Why puppy siblings make for double-trouble - AmericaNowNews.com

Puppy siblings make for double trouble

It's a growing trend … picking out two puppies from the same litter. People figure the siblings can keep each other company when nobody's home. But Luciano Aguilar says that it can actually hinder their individual development.

"'Take two, they're small.' It's a common expression. But you better think twice about taking two puppies from the same litter! Littermates can be double-trouble if you always treat them like a pair," says Aguilar.

Between the ages of seven and 16 weeks, a puppy is ready to move on from his litter and develop his own personality. Having a brother or sister in the mix can make it harder for him to bond with his human family.

Luciano first met brothers "Yogi" and "Bear" when they were just two months old. They're pure-bred Golden Retrievers and were born in a litter of nine puppies. Their owner, Eva, called Luciano because they were chewing up everything they could get their teeth on. That was a year ago -- and what a difference a year makes! Eva says she and her husband hadn't planned on getting two puppies.

"Honestly, it was totally just an emotional thing," Eva says. "My husband and I came just to pick up one dog, and when we got there, there were only two puppies left in the litter. And when I saw the two of them I just felt like I didn't want to separate the two, you know. I thought, 'Let's just get two. How much harder is it going to be to raise two dogs rather than one?' But I've learned that it's a big difference!"

Littermates are harder to train and can show more aggression towards their owners. It's their pack mentality at work. They look for one another's approval and feel strength in numbers. There's two of them and only one of you.

"Whatever they want to do, they tag-team. They don't listen to me at all. They will do what they want to do together. But if I have one with me, they'll listen to me," Eva explains. "But when the two of them are together, their bond is to each other and whatever their agenda is. They ignore me. I'm more of a nuisance to them. And they actually won't even look at me. They're still looking to play with each other as if I don't even exist."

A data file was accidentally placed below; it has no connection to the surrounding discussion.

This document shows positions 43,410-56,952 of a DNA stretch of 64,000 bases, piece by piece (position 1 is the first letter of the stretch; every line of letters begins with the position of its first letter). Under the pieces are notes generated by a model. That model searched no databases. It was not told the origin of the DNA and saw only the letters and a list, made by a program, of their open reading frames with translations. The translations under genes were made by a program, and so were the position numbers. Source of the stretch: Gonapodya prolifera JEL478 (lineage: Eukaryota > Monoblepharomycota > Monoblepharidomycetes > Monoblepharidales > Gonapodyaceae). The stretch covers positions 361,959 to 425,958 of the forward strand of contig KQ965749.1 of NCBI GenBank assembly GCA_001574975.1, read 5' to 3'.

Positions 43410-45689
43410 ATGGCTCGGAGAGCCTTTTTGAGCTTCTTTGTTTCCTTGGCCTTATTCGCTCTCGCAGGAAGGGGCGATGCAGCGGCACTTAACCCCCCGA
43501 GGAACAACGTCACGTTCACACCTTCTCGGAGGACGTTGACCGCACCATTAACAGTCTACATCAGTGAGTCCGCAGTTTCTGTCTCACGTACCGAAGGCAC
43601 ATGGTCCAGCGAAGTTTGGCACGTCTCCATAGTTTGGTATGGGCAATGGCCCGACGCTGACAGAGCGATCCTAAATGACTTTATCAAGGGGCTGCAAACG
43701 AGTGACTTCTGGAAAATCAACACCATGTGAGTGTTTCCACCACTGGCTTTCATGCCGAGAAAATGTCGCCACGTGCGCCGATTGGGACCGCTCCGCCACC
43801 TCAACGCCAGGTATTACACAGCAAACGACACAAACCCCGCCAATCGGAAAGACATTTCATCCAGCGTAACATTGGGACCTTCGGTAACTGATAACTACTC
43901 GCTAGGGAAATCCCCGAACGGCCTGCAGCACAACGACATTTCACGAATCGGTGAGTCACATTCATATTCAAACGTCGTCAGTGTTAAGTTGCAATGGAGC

If you do decide to go ahead and get a pair of littermates, Luciano recommends that you treat them as individuals from Day One. You should crate them separately. Feed them separately. Walk them separately. Play with them separately. And train them separately. The key word, Luciano says, is separately.

"You want to allow them to develop their individual personalities and sense of themselves," he says. "They'll be easier for you to handle when they're together. And it'll be easier on them when they're apart from each other."

Eva notes that it took more than eight months for her puppies to start bonding with their owners.

"As they're getting older, they listen much better. They're a little bit calmer," she says. "If I were to do it again, I would really consider separating them for a month before bringing them home so that we could work on the bond. Because that was probably the hardest part. I mean, I don't regret for a moment getting the two of them. I just wish I had better prepared myself and my husband for what we were going to have to deal with."

Remember, if you take a couple of puppies from the same litter, you're taking a risk. They may be cute together when they're small. But as littermates grow, they can turn into double-trouble. Think about getting just one puppy and giving him twice as much love!

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